All the major ways Netflix changed Rebecca from the original book
First of all they switched up the ending
Netflix’s most recent drama film, Rebecca, was added earlier this week and the period drama with a psychological thriller feel is already in the Top Ten on the site.
It’s the story of a young girl who marries a widower, Maxim de Winter, she meets whilst working in the south of France. They quickly fall in love and after their honeymoon return to his massive country estate Manderley. There she encounters his cruel housekeeper Mrs Danvers and becomes haunted by the memory of Maxim’s dead wife, Rebecca, whose touch is still all over the house. Kinda like a spooky Downton Abbey.
Rebecca is actually an adaptation of Daphne du Maurier’s 1938 novel of the same name. It has previously been made into a number of films, most notably by Alfred Hitchcock in 1940. Hitchcock had to change a lot of the book, particularly the ending so that it would work for the strict 1940s production codes, however Netflix’s adaptation has been praised for how faithful it is to the original story.
However no adaptation is perfect and these are all the big differences of Rebecca the film vs the book:
Maxim and the narrator meet slightly differently in the book
In the Netflix movie the first time Armie Hammer and Lily James’ characters meet for the first time is in the hotel restaurant where he helps her pick up her change.
However in Daphne du Maurier’s novel the first time the characters meet is still in the hotel restaurant but Maxim saves the narrator from sitting at a table with wet tablecloth after she knocks over a vase.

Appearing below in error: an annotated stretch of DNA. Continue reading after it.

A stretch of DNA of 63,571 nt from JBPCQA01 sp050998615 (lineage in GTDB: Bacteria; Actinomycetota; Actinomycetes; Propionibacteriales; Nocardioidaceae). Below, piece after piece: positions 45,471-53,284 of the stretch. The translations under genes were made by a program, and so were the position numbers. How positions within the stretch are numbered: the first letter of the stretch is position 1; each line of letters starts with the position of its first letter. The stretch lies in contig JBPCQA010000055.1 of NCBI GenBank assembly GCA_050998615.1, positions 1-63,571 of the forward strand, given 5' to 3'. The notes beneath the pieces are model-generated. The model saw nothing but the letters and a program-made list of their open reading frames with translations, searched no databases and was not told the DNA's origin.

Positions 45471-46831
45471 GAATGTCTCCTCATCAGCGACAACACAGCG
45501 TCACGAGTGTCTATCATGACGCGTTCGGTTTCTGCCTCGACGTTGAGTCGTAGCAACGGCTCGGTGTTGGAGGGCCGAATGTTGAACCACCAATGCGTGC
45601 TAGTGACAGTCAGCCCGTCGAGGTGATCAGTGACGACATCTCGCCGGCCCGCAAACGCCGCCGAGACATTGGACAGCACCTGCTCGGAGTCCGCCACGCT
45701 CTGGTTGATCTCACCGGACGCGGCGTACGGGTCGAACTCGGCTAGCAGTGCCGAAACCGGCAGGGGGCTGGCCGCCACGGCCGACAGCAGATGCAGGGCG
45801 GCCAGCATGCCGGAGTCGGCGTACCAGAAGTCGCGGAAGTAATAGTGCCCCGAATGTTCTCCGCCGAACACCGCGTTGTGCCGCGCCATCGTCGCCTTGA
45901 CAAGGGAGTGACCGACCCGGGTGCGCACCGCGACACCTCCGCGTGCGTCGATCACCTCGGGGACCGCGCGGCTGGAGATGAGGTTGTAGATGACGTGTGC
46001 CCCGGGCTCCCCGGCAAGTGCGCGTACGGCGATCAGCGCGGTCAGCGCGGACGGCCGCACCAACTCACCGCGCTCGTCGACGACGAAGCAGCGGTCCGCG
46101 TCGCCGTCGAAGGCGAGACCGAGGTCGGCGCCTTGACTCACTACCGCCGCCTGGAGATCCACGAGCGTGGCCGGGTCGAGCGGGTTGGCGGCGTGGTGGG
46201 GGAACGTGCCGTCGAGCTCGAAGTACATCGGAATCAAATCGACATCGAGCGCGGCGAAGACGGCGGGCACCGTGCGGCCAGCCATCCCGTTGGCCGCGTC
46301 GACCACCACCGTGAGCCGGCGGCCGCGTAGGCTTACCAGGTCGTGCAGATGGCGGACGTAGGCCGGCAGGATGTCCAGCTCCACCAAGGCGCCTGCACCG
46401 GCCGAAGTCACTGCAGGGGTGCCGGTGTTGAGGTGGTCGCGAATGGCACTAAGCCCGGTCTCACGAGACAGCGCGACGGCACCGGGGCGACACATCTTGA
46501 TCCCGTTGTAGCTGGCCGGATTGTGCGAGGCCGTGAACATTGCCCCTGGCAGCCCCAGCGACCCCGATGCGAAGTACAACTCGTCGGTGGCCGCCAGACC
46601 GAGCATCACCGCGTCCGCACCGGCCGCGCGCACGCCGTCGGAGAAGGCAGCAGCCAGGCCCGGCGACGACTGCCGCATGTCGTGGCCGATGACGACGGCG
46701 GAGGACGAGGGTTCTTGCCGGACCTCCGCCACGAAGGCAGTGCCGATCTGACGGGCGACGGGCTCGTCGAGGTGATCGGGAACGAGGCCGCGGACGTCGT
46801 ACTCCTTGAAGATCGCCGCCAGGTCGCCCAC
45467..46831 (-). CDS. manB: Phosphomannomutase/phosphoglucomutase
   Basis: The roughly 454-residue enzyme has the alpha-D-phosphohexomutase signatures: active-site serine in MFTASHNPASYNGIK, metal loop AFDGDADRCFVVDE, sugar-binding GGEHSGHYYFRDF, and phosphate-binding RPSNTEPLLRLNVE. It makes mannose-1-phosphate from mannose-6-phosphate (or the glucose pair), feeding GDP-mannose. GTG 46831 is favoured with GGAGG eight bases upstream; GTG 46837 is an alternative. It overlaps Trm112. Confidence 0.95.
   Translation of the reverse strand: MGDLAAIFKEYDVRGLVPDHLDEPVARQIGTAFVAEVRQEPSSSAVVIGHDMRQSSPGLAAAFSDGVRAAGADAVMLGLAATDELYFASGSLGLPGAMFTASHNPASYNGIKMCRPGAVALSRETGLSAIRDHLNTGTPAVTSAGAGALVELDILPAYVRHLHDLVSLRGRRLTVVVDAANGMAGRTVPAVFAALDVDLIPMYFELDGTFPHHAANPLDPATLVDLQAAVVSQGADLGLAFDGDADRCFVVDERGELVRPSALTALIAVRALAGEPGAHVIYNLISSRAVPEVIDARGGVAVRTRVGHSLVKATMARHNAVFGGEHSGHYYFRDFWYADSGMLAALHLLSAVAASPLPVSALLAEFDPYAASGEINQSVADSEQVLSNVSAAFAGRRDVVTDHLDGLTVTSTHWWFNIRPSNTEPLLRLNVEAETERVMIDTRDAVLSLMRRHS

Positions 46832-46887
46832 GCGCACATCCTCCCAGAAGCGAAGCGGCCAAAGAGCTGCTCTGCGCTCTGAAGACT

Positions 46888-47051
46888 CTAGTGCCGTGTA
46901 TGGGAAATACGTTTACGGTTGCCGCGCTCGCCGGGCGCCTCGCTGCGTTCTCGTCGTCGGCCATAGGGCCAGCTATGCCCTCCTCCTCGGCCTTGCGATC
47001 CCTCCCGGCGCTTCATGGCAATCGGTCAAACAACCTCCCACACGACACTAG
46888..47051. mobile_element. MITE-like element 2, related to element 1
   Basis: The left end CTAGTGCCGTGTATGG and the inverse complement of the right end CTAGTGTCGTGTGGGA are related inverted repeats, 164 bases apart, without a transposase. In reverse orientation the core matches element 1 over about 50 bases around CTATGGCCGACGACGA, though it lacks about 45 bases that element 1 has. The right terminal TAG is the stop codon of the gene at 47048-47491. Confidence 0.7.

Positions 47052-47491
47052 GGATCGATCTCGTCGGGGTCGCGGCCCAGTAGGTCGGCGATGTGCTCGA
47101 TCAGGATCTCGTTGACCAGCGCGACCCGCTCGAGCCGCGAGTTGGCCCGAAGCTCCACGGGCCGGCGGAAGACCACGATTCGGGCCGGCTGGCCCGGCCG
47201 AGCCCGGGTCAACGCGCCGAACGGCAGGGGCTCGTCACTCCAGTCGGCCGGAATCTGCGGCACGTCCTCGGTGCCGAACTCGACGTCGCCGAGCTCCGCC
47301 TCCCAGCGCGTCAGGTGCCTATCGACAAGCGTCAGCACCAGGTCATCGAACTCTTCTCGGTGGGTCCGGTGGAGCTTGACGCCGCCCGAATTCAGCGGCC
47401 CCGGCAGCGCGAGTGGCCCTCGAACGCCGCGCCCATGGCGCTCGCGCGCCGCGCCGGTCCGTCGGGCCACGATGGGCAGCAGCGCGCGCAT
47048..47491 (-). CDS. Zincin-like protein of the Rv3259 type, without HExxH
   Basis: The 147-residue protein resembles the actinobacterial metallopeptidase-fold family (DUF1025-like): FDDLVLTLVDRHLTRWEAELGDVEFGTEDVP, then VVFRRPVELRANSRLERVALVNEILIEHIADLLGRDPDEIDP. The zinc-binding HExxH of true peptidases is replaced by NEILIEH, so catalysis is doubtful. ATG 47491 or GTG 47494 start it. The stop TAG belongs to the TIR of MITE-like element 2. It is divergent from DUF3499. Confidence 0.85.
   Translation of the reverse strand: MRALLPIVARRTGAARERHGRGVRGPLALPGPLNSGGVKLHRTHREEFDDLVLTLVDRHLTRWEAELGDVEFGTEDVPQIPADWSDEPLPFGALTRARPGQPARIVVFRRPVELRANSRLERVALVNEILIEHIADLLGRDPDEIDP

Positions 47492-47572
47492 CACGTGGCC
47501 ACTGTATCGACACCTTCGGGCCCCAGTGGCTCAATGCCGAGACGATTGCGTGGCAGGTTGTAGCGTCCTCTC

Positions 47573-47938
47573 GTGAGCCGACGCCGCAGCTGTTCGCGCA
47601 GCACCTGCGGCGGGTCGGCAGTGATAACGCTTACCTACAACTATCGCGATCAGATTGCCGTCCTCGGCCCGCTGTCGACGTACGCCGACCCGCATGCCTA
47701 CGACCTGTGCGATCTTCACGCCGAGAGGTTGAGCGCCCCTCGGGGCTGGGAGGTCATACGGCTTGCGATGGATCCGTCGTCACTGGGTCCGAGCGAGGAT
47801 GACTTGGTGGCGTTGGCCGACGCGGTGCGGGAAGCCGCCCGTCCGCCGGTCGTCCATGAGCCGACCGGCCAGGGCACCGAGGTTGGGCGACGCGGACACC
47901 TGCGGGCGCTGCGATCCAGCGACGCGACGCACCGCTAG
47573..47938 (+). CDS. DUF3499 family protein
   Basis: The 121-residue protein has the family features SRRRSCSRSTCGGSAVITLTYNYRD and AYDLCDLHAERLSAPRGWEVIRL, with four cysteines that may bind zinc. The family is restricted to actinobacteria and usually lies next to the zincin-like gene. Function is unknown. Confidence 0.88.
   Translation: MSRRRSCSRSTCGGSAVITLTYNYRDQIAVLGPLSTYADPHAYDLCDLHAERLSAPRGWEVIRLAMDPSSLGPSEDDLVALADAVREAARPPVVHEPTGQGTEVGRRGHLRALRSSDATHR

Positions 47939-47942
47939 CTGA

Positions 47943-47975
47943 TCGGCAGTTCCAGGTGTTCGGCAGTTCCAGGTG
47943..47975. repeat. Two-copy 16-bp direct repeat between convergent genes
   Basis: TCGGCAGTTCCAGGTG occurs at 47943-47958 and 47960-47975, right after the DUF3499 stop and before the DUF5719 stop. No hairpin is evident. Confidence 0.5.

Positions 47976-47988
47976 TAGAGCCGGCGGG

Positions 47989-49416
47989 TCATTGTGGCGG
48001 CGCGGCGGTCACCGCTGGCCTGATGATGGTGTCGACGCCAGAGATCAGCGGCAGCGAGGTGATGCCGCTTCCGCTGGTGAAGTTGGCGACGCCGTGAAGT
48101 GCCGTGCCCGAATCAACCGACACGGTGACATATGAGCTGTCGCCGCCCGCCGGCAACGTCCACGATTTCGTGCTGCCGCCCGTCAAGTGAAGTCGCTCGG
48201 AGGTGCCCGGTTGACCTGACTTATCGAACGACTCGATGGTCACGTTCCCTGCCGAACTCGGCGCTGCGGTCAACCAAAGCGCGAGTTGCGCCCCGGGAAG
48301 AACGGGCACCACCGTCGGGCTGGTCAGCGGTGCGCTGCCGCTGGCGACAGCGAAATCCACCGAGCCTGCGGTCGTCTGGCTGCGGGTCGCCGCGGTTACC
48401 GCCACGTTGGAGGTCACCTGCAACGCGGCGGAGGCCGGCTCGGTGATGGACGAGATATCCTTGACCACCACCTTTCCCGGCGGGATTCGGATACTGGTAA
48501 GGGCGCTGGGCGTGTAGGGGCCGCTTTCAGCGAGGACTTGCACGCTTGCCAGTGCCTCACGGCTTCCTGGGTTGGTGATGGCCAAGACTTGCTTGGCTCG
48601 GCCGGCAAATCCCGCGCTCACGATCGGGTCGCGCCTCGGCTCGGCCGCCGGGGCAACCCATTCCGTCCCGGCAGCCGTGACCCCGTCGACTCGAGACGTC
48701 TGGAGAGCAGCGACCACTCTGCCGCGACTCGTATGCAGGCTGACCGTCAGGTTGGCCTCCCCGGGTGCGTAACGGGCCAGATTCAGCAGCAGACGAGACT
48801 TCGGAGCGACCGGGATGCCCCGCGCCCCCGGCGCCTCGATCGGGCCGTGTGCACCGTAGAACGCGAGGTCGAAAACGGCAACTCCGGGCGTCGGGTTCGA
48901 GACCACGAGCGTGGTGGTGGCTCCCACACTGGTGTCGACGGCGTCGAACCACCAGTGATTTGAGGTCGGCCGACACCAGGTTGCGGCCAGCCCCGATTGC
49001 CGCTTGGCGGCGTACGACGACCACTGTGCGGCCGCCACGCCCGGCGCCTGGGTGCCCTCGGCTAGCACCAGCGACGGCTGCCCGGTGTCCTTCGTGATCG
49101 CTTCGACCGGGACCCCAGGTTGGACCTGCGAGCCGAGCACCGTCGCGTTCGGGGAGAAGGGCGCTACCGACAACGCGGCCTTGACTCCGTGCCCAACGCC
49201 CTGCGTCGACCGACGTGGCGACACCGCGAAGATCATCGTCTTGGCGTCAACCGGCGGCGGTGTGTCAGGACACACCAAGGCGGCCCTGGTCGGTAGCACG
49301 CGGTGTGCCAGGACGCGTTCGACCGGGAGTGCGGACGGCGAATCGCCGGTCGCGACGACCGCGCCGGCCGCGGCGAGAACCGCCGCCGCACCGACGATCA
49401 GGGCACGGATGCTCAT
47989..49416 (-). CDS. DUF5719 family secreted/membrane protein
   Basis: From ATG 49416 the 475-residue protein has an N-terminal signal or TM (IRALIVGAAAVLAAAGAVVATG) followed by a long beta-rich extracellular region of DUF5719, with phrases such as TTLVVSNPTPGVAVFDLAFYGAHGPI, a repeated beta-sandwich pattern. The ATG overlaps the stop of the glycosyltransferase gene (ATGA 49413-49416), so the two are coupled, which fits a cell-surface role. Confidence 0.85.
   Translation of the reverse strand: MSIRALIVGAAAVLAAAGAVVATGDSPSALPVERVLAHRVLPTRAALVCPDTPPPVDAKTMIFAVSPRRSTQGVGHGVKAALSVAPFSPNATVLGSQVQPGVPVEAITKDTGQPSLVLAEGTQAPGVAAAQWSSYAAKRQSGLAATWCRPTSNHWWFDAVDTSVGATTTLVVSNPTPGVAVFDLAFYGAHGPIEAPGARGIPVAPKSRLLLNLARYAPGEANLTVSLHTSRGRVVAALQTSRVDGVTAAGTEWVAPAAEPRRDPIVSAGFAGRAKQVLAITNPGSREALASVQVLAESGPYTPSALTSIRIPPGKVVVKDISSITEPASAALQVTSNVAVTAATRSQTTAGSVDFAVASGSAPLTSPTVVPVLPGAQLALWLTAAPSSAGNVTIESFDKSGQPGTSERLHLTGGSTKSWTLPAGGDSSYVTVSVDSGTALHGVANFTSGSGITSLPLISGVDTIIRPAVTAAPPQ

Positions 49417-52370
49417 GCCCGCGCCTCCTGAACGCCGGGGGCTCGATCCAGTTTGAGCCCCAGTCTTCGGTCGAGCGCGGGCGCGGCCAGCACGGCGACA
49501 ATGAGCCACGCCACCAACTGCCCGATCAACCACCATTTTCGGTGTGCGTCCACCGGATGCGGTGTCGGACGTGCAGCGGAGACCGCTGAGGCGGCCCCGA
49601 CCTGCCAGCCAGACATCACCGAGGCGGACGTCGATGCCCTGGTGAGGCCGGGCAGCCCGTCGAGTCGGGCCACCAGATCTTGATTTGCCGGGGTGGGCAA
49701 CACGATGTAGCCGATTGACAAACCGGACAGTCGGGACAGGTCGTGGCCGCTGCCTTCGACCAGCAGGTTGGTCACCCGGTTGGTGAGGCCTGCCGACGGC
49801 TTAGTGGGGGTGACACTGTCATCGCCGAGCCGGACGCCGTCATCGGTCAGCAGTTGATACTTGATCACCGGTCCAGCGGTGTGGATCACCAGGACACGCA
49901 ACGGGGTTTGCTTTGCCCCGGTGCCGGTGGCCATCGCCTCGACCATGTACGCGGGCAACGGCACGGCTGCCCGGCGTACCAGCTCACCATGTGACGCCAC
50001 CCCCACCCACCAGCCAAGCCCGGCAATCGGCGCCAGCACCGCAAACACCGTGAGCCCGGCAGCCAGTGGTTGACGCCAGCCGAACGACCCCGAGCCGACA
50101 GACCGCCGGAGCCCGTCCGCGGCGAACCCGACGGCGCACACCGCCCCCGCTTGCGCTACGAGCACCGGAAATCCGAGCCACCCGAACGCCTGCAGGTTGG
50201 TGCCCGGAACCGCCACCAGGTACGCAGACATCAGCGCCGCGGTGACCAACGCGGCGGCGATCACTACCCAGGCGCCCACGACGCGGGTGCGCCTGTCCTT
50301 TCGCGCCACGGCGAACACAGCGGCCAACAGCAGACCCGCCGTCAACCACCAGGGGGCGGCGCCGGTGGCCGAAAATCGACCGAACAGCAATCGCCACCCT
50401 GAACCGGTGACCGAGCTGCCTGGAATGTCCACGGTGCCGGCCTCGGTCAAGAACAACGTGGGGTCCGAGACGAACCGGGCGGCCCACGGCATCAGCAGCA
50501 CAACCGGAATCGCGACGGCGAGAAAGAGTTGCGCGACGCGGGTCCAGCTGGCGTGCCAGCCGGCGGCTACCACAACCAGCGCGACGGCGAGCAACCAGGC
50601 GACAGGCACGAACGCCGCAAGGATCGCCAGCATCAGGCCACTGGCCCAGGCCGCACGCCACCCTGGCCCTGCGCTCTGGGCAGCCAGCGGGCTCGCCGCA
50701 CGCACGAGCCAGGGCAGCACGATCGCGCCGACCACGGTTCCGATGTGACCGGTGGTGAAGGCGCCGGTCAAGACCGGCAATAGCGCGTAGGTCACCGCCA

We get more detailed dates in the film
You’d think their early dates in Monte Carlo would be longer in the book, however we actually see more of their time together at the beginning of the Netflix version.
In the film they go swimming, visit gardens and spend time on the beach. But in the novel Daphne du Maurier gives a quick over view of their time together.
Maxim is also far more reckless in the film, taking over a car and nearly crashing, whereas in the book he simply stands on the edge of a cliff, which is still pretty dangerous.
Maxim makes a way bigger deal of the poetry book in the movie
In one scene in Monte Carlo, Lily James’ character discovers a book of love poetry in Maxim’s car, which Rebecca had written in and he basically shouts at her to leave it alone.
However in the book when she discovers it Maxim is pretty chill and it’s the narrator who constantly looks at Rebecca’s handwriting and compares herself to Rebecca.
That sexy beach scene doesn’t happen in the book
Unsurprisingly there is no mention of Maxim and the narrator getting it on before marriage in the novel. However in the film we are treated to that lovely scene of Armie and Lily getting it on and there’s an implication that they have sex.
So Maxim doesn’t actually sleepwalk in the novel
One of the first scenes back at Manderley features Maxim sleep walking into Rebecca’s wing and Mrs Danvers popping up creepily. But this is purely made for the film as Maxim doesn’t sleepwalk in the novel.
The man in the boathouse has a much bigger role in the book
When the narrator first discovers the boathouse and meets Ben, they only have that one conversation and then he is only seen a few times in the background of shots but they don’t have any more interactions.
However in the novel Ben is much more significant, Mrs de Winter talks to him frequently and through their conversations she pieces together what she thinks has happened to Rebecca.